Wednesday, March 26, 2014

WEEK 12: Game Dev 4 DESN3012 Milestone 4 Due

Final stretch! 
Just 3 weeks left.
Please sign in and let me know if there's anything I can help you with (animation, uv'ing, texturing, painting)

Please upload your assignments to Blackboard. 

Your last assignment is due on the final week of class. 

Milestone 5: ex 5-10 second piece of animation. Value: 20%
* Late submissions will receive ZERO marks.

It is recommended that you show work in progress each week. Aim to have everything animated by Week 14 so you can spend the following week on revisions and polish. Playbasts are fine. No rendering required.


Quicktimes, 560 pixels by 316 pixels, H.264 codec, max 10MB. You can use a variety of tools such as Handbrake, Adobe Media Encoder, Quicktime Pro and more to format your videos. I use the 11-second club guidelines for all submissions:

As you approach the end of your program, here's a good question to start asking yourself?
'What is your workflow?'. The idea of WORKFLOW in animation is a very personal one.

Generally most animators will do at least most of the following:
  • read the script/watch the leica/look at the storyboard
  • draw some thumbnails for key actions
  • act out the scene on video
  • block the broad strokes of their shot using stepped keys or very pose-to-pose timing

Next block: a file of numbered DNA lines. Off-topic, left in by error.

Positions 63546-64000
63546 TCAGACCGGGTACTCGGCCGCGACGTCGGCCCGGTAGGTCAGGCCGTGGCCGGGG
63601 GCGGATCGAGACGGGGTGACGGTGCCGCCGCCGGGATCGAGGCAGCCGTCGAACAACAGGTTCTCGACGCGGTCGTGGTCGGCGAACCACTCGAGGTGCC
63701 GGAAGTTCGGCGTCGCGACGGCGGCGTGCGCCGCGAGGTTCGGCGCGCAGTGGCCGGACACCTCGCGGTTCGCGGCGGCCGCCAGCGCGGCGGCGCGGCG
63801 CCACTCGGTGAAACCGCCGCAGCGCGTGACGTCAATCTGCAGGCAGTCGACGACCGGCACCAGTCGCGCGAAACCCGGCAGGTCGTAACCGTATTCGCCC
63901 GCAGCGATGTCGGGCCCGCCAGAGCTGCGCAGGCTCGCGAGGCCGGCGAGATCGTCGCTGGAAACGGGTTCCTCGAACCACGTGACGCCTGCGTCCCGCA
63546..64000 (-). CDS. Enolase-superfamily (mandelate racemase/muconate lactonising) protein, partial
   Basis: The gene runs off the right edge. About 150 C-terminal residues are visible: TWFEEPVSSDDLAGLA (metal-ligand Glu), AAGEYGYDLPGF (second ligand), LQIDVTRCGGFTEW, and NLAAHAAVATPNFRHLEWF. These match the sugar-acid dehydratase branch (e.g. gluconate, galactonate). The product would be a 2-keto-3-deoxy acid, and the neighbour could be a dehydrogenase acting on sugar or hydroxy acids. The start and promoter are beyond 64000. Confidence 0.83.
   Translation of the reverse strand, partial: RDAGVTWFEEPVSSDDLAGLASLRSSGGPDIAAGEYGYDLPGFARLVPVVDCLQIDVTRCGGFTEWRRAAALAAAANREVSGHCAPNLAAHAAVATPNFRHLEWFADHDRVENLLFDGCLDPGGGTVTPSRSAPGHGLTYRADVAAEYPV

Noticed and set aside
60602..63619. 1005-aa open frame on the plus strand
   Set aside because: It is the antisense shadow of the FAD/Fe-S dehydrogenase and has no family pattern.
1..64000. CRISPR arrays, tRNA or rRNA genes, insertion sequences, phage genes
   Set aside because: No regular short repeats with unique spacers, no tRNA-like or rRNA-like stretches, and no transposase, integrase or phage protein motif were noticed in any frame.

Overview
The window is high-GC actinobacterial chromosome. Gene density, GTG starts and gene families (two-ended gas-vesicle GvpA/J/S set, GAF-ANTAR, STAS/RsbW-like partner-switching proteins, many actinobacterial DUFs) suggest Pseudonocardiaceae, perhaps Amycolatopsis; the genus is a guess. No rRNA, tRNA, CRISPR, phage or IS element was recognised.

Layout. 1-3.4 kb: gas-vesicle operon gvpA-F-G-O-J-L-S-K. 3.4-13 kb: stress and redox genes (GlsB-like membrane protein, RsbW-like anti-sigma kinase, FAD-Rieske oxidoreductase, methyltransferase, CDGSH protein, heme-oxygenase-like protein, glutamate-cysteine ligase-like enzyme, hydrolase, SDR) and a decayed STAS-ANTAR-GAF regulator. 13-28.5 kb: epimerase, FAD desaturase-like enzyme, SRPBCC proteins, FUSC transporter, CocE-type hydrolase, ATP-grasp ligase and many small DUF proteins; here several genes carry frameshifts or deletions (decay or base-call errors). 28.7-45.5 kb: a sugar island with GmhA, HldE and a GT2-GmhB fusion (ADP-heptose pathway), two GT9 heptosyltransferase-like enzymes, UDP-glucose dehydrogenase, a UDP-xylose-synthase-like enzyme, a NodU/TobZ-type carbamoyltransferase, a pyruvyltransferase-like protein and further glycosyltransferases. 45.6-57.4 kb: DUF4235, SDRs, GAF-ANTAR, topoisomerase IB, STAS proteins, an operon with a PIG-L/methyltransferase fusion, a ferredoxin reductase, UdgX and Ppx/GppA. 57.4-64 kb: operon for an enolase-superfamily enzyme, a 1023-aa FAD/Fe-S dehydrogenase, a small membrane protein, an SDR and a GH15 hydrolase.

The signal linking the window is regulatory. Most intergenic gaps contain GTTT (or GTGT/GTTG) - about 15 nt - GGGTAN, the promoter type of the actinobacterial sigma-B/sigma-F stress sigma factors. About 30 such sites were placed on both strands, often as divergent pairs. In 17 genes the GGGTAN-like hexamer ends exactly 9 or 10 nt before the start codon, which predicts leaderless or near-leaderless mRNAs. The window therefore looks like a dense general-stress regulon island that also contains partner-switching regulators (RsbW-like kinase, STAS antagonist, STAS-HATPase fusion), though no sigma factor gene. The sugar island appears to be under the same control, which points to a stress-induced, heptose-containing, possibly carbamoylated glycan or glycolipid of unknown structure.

• approval or peer review
  • start breaking it down 
  • approval or peer review
  • add polish, layering, offsetting
  • final approval
  • revisions or retakes  
Some variations:
- key all controllers on each pose, adding all the detail needed to sell the posing
- key only the basic controllers on each pose and layer the complexity in subsequent passes
- work straight ahead keying only the main controls and adding finer detail in subsequent passes

.. and there are more where that came from.

With 3D, it's important to stay SIMPLE because of the complexity of fixing animation on several controllers moving on different frames. That said, you need to show the director what you're planning, and that means adding even expressions and finger controls from a very early stage.

What you don't want to do is randomly start working without any plan.  Think! Plan, then start animating. "Measure twice, cut once"

See this example of VFX workflow from John Carter from Animator Patrick Giusiano

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